In terms of ignorance, the vast majority of people had never heard of the Libertarian Party, and of those who had heard of it, most did not know what it really meant. In terms of politics, the one thing that Democrats and Republican could almost completely agree on was keeping third parties off the ballot by making the number of signatures prohibitively high for small nonprofit organizations—that is, third parties. The combination of these two factors would be toxic to the party’s success and growth.


Note that libertarianism at this time was 99 percent based on the idea of limited government, where government would consist of police, courts, and national defense and maybe some local government activities. The idea was to borrow some ideas of the Founding Fathers to assuage people’s fears of society breaking down into chaos. The vast majority of libertarians were minarchists and constitutionalists who supported the ideal of the night-watchman state, an idea popularized by philosopher Robert Nozick in his 1974 book Anarchy, State, and Utopia. This was the idea that government should be viewed as a necessary evil. For the minority, the anarcho-capitalists, it was merely a tactic—a way to make political progress. I include myself in the latter group.

I also started applying to graduate schools, I think eleven in all, including New York University’s and George Mason University’s PhD programs in economics and Auburn University’s master’s program in economics. The rest were MBA programs. I was accepted to all these programs, but I chose Auburn because of its low cost and because I had already met Auburn University economist Roger Garrison at an Institute for Humane Studies summer conference in Kentucky. I had also researched the Auburn faculty’s publications, and the faculty all seemed to be writing interesting and practical academic papers, even some on Austrian economics. I was told it was in the top-three master’s-only programs in the country. Things were looking up when I was granted funding as well.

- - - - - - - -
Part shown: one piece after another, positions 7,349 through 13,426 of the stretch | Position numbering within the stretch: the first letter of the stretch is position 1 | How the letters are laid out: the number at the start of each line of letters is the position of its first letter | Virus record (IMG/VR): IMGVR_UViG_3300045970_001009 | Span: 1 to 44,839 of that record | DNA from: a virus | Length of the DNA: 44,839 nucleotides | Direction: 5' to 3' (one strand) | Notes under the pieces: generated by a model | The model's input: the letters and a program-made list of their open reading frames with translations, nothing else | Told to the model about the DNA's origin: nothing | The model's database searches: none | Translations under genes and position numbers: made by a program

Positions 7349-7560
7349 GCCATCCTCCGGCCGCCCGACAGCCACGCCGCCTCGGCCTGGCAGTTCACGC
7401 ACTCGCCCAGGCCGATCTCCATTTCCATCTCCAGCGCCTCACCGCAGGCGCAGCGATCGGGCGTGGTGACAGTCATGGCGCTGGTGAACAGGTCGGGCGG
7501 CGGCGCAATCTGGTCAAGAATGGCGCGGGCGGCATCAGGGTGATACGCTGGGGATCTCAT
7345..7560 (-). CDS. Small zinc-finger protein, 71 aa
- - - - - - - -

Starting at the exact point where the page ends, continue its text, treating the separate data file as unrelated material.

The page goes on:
Things did not go well upon arriving at Auburn University. During my first week, one of the professors, upon learning of my interest in Austrian economics, said that Austrian economics is a historical fact but dead as a school of economic thought. He said that there were virtually no Austrian economists working at doctorate-granting universities and even if there was one and you wrote an Austrian dissertation, you would never find a decent job.

However, the next term the esteemed Leland B. Yeager joined the faculty at Auburn University from the University of Virginia. Yeager was a macroeconomist but was also noteworthy in international economics and economic philosophy. Garrison taught first graduate macroeconomics course, and Yeager was scheduled to teach the second and third macro courses. I was told he was a fellow traveler of the Austrian school and that he was translating one of Ludwig von Mises’s books. At the time, I was reading Murray N. Rothbard’s America’s Great Depression, a book that had a profound effect on me and my understanding of Austrian business cycle theory as well as the Great Depression in the United States.

I was very excited I could possibly write my master’s thesis on the Great Stagflation of the 1970s using Rothbard’s book as a template under the supervision of Garrison and Yeager. I knew Garrison liked the Austrian business cycle theory, but when I broached the topic with Yeager, he responded that the theory was a “grizzly embarrassment.” I was distraught and without a thesis subject heading into the third term. You write your thesis in the fourth term. I thought of dropping out of the graduate program and made the decision to do so, only to quickly reverse that decision. I got past my first year of graduate school.

I think it was shortly thereafter that Roger Garrison called me into his office and sat me down. He told me that that Lew Rockwell was moving the Ludwig von Mises Institute to Auburn University and would be bringing Austrians from around the world to give seminars, publishing books and newsletters, and supporting the economics department’s new doctoral program. Rockwell would be giving me a full scholarship for my next year in graduate school.

This all sounded too good to be true. I had never heard of Rockwell or the Mises Institute and not a word about a new doctoral program. I was naturally very skeptical, as Garrison was a well-known prankster and provocateur. He must have seen the disbelief in my eyes because he pointed to a large box to my right and behind my chair. He said that Rockwell had sent it and that I should take a book from it. I reached in and pulled out a copy of Rothbard’s Man, Economy, and State, one of the largest economics books I had ever seen. The only Rothbard book I had was Power and Market, and when Garrison said it was originally supposed to be part of Man, Economy, and State, I had no idea what to think. I left Garrison’s office stunned with disbelief (Salerno 2002).